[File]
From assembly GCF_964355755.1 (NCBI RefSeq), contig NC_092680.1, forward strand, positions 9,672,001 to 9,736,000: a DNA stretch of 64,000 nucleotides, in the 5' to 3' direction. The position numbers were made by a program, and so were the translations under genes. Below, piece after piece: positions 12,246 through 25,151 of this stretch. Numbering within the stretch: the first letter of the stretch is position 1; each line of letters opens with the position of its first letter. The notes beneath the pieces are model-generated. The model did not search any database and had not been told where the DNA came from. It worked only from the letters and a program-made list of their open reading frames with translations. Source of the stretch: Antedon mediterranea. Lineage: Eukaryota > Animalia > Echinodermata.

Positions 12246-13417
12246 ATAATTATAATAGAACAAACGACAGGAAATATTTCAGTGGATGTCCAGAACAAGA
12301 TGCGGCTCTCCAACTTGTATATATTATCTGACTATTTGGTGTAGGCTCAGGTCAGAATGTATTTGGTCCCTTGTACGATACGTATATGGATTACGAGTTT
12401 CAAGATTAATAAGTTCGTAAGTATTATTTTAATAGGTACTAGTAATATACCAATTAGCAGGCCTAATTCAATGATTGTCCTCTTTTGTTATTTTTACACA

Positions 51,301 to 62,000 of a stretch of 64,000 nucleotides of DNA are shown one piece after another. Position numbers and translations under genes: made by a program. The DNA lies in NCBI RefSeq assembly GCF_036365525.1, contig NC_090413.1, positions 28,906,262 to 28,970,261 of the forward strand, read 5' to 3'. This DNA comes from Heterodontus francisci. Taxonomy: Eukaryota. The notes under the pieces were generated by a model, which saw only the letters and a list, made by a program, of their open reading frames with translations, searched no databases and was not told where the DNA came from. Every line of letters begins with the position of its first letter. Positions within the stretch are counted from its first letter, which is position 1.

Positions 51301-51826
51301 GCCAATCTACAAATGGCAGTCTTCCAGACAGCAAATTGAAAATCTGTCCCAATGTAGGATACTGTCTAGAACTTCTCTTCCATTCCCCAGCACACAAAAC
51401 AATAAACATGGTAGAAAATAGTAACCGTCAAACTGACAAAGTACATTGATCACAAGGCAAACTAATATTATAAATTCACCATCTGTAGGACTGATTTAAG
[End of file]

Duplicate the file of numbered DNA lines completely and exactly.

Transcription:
From assembly GCF_964355755.1 (NCBI RefSeq), contig NC_092680.1, forward strand, positions 9,672,001 to 9,736,000: a DNA stretch of 64,000 nucleotides, in the 5' to 3' direction. The position numbers were made by a program, and so were the translations under genes. Below, piece after piece: positions 12,246 through 25,151 of this stretch. Numbering within the stretch: the first letter of the stretch is position 1; each line of letters opens with the position of its first letter. The notes beneath the pieces are model-generated. The model did not search any database and had not been told where the DNA came from. It worked only from the letters and a program-made list of their open reading frames with translations. Source of the stretch: Antedon mediterranea. Lineage: Eukaryota > Animalia > Echinodermata.

Positions 12246-13417
12246 ATAATTATAATAGAACAAACGACAGGAAATATTTCAGTGGATGTCCAGAACAAGA
12301 TGCGGCTCTCCAACTTGTATATATTATCTGACTATTTGGTGTAGGCTCAGGTCAGAATGTATTTGGTCCCTTGTACGATACGTATATGGATTACGAGTTT
12401 CAAGATTAATAAGTTCGTAAGTATTATTTTAATAGGTACTAGTAATATACCAATTAGCAGGCCTAATTCAATGATTGTCCTCTTTTGTTATTTTTACACA

Positions 51,301 to 62,000 of a stretch of 64,000 nucleotides of DNA are shown one piece after another. Position numbers and translations under genes: made by a program. The DNA lies in NCBI RefSeq assembly GCF_036365525.1, contig NC_090413.1, positions 28,906,262 to 28,970,261 of the forward strand, read 5' to 3'. This DNA comes from Heterodontus francisci. Taxonomy: Eukaryota. The notes under the pieces were generated by a model, which saw only the letters and a list, made by a program, of their open reading frames with translations, searched no databases and was not told where the DNA came from. Every line of letters begins with the position of its first letter. Positions within the stretch are counted from its first letter, which is position 1.

Positions 51301-51826
51301 GCCAATCTACAAATGGCAGTCTTCCAGACAGCAAATTGAAAATCTGTCCCAATGTAGGATACTGTCTAGAACTTCTCTTCCATTCCCCAGCACACAAAAC
51401 AATAAACATGGTAGAAAATAGTAACCGTCAAACTGACAAAGTACATTGATCACAAGGCAAACTAATATTATAAATTCACCATCTGTAGGACTGATTTAAG